A common misconception. We are not naturally so. We are cooperative, as are many other successful organisms. However, the phenomenon ‘competition’ we now see as being somehow god-given or natural is part of a complex interconnection of societal and cultural problems, falsities – rank bloody fatal errors, if you ask my opinion – which go right back to the foundation of agriculture as the basis of human life. Even before the invention of the heavy plough, there was still a communitarian aspect to agriculture, with strip farming keeping people close together as they worked. With the invention of the heavy plough and the division of land into larger fields, labour was divided between the ‘heavy physical’, exterior, non-domestic, end-product oriented, which was invariably male, and the domestic which was invariably female. This altered sexual politics radically. With the production of surplus came the idea of price above intrinsic value, of proprietorship, and the build-up of hierarchies of wealth and power. It doesn’t take a genius to see what a counter-evolutionary blind-alley this has led us down. ‘Progress’ under such a set of systems is illusory. Technology may have become more sophisticated, but in cultural, psychological, and psychic terms human culture has been retrograde. We can’t unmake history, we can’t unmake technology, we CAN realise the magnitude of our cultural and societal error and do something about it. Or we can wash our hands of the whole thing and go to hell in a handcart.

    • Here I have to differ. Humans, as with other life forms, are naturally competitive, as their default state. In common with other living creatures, if they find an advantage from cooperation they will use it, but generally with the incentive and intention of getting one up on other groups or life forms. Thus repression of this instinct only takes place selectively and makes universal cooperation a highly unlikely ideal. It would require a triumph of intellect over instinct, and the former is sadly undeveloped — as daily history shows.

    • What a dire (and in my opinion, false) analysis. Competitiveness is only one shot in our locker, one tool in our kit, and is less important than we think. It is our CULTURE that has persuaded us otherwise, from a point in history when the communitarian urge was suppressed. I notice that competitiveness is typically argued from a position of relative strength and privilege, and as a justification for that position of relative strength. It is trumpeted my the transnationally rich as justification for their success, for their right to dictate to nations, and to choose to despoil the planet if they so wish. It is demonstrably counter-productive and dangerous to our survival as a species. We have two choices: 1] replace this tool in its proper place in the toolbox, and rediscover the vital tool of cooperation, or 2] perish in our own folly.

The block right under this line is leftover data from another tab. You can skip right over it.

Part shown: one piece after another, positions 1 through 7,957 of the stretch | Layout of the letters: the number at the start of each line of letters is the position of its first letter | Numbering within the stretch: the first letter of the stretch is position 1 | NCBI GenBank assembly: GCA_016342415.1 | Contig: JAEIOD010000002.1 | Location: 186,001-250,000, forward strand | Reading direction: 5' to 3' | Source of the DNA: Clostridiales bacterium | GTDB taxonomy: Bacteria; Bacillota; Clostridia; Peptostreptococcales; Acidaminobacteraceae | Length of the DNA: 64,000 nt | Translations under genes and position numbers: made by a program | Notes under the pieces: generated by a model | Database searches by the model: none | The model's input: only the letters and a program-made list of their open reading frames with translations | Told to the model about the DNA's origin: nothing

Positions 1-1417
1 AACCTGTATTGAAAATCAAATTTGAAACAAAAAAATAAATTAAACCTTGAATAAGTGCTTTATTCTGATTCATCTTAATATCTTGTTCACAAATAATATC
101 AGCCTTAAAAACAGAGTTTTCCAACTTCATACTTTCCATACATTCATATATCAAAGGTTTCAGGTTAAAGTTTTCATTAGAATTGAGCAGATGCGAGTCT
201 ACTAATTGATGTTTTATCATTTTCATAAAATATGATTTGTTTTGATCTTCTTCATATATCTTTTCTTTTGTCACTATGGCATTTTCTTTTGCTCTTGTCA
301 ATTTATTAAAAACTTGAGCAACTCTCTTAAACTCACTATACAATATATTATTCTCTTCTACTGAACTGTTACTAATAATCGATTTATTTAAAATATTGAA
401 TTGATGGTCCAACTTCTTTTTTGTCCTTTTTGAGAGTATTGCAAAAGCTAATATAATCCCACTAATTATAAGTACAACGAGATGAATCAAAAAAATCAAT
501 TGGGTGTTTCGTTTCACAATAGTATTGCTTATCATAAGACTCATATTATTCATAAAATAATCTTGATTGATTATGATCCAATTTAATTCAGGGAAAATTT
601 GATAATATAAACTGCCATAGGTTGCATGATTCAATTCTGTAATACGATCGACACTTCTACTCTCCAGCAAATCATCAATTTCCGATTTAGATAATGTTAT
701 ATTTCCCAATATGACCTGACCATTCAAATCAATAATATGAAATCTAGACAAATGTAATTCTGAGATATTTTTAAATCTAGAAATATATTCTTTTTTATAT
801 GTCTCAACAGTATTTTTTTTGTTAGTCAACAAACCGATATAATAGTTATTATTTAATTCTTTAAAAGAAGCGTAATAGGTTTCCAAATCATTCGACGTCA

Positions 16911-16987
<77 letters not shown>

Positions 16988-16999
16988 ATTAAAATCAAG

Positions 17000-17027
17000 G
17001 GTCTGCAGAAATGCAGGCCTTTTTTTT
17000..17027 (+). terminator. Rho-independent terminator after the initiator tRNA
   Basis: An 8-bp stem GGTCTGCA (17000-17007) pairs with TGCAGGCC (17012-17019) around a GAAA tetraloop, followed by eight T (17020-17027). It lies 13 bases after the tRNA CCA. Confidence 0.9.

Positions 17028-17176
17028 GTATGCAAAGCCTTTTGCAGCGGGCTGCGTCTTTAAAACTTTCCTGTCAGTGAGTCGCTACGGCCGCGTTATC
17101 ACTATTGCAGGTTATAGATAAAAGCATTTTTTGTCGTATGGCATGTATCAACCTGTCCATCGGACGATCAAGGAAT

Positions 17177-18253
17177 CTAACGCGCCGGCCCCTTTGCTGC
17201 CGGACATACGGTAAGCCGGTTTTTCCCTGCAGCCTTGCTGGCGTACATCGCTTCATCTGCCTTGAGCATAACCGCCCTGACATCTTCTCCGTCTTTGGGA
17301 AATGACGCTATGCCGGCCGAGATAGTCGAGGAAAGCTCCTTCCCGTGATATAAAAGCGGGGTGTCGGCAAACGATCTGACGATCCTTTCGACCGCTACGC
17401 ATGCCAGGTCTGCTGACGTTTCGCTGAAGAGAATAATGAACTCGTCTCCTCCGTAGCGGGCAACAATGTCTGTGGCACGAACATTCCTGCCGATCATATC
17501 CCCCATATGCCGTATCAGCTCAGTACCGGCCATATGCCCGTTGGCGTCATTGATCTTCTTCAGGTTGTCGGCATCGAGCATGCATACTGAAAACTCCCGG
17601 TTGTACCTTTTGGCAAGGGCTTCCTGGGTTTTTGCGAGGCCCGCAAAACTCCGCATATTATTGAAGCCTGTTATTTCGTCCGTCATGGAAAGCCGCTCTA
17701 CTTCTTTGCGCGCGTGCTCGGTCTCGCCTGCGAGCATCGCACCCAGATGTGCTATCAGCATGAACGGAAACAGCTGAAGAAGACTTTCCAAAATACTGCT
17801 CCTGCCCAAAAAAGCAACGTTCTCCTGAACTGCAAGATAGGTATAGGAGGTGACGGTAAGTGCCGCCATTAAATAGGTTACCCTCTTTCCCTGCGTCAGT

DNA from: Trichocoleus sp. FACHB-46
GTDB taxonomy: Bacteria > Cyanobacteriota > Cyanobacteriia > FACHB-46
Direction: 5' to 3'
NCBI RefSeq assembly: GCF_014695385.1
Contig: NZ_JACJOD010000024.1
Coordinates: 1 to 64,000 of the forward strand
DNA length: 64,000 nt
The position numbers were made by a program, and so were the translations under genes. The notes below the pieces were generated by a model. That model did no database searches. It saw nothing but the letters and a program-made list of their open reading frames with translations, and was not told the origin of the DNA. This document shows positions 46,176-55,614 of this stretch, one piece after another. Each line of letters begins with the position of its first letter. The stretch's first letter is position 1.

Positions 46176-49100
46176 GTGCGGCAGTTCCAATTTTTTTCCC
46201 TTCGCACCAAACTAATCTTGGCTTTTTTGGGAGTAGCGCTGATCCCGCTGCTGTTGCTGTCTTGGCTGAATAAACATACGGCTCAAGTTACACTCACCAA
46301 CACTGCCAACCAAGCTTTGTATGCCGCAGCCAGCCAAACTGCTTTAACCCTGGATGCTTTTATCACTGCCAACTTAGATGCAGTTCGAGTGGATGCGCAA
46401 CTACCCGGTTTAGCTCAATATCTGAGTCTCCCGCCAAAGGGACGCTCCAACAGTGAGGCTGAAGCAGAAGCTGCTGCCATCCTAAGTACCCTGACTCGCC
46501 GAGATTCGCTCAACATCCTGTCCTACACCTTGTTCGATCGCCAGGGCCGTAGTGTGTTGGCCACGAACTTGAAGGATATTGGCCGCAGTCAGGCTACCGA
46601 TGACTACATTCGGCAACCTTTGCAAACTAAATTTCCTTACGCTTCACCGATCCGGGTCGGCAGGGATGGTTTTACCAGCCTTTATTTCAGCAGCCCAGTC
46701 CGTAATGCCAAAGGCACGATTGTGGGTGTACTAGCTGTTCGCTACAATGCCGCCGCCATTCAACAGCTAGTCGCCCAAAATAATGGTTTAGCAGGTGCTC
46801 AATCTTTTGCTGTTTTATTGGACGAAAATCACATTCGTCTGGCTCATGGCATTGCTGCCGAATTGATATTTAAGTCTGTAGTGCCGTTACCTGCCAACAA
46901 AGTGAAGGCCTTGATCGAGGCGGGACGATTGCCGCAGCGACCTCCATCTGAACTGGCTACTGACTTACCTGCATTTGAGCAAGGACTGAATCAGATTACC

• Certainly the qualifications and abilities of those who make major decisions are seriously lacking and lead to the propagation of escalating idiocy. However, competitiveness from positions of strength can be argued as less dangerous than that arising from weakness, which evidences itself as passive or destructive reaction to a perception of disadvantage. Attempts made over the ages to inculcate a sense of mutual cooperation and of striving for the better good at all times can be seen to have been overcome by innately selfish motives.
      South Africa is an example of under-qualified individuals starting on a path of betterment for all, but swiftly becoming overtaken by greed and ineptitude until they became part of the transnationally rich despoiling contingent.

    • I think your concession about competition from a position of weakness, and power in the hands of the unqualified makes my point, without further need for comment from me. You have in fact described the default position of power.

      The lionising of strength/power is precisely what has enabled Vladimir Putin, the revival of the cult of Stalin, Robert Mugabe, etc. etc. etc. to function. It is so clearly aberrant. Seeking power is an automatic disqualification from fitness to wield it.